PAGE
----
"Simple Solutions for I've appropriated certain sprites for a few reasons. The first reason is simply to help give an immediate context for my original sprites, to relate them to something that is more familiar to people that may not really get what they're seeing. The audience for this work is pretty limited; it doesn't hurt to have Super Mario around to help guide those that may otherwise be lost in this carnival of brightly colored pixels. Another reason for appropriation is to show an excerpt of the history of sprites from 8-Bit (Nintendo Entertainment System) and 16-Bit (Super Nintendo) software. The "improvement" of technology allowed for more complex sprites with more colors, for better or worse. One of my favorite quotes is "Less is more" and this philosophy certainly holds true for both my sprites and more frequent practice of illustration. As technology progressed into the 90s, larger palettes and higher resolutions became available, and more often than not sprites suffered by becoming amorphous blobs of color that can only be made out if you squint from far away or see them on a TV screen. I simply just want to celebrate the craft and effort that goes into making these easily made out and clever designs of sprites. Lastly, I just wanted to do something fun for people to see and make some sculptures of my favorite characters.
Sprite art can essentially be boiled down to sculpting a digital image one pixel at a time. What I'm doing with my sculptures is giving this technique a more tangible practice by using wooden cubes instead of pixels. Making sprite sculptures breaks the two biggest limitations of sprites; that they can only exist digitally and two-dimensionally. I want my sculptures to look like they suddenly hopped out of the screen and now tangibly exist, scuttling amongst our shins.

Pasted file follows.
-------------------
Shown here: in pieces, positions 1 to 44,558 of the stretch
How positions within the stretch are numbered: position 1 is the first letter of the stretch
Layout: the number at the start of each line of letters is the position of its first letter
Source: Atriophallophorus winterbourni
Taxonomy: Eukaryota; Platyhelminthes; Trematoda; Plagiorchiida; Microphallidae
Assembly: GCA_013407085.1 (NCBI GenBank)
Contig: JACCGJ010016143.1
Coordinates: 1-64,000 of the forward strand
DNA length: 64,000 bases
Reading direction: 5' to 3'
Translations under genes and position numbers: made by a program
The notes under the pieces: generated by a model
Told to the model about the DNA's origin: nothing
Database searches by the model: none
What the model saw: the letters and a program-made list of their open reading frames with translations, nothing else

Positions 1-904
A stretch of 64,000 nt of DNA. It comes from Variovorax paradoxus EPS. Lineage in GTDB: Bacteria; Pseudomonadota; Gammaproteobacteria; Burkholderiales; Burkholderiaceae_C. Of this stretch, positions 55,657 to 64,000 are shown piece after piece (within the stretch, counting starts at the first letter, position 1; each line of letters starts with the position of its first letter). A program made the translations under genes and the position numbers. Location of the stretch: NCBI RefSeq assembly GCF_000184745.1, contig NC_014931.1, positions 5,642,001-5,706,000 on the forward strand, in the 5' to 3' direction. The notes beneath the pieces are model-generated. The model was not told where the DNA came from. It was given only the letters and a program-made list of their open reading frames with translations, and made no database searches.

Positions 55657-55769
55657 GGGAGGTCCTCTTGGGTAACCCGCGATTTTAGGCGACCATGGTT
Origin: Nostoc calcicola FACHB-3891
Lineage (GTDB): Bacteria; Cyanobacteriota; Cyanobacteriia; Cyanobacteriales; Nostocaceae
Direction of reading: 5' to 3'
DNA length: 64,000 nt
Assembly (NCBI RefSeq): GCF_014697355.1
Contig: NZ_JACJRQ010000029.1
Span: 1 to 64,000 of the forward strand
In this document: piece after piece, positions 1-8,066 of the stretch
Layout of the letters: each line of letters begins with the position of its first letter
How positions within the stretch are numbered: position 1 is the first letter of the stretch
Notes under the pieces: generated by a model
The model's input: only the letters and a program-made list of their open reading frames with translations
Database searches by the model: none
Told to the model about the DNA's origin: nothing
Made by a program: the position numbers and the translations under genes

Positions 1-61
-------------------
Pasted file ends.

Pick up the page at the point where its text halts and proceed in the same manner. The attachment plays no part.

These sculptures are made from 1"x1"x1" wooden cubes that I bond with wood glue and color with acrylic paint. I like to do all this manual labor to make it known that a hand was involved in their creation. The sculptures aren't perfect or flat but sure do come pretty close. I love working both digitally and traditionally, but one thing you don't get when working digitally are "mistakes", things that can only happen in the real world. These imperfections just make work interesting to me.
Pixel sprite art sculpture First I take the 1" wooden cubes and lay them out loosely. Then I then start gluing them with wood glue! I start from the bottom and work my way up row by row. I start off by pairing cubes, then pair the pairs, then eventually construct a row. Working on a glass surface is nice so you can lay the sculpture down to keep it "straight" and it makes wood glue clean up a cinch.
After gluing everything together I usually sand the outsides briefly to remove excess glue. I'm not too worried about cubes that stick out much or whatever, I kinda like those imperfections as I've stated before above. The next step is to start taping off areas to paint! I've decided recently that doing the darkest color first, usually black, makes touching up easy. I tape out each color and paint both sides with acrylic. I let the paint dry and peel the tape off and tape off another color until I'm finished. It's just that easy!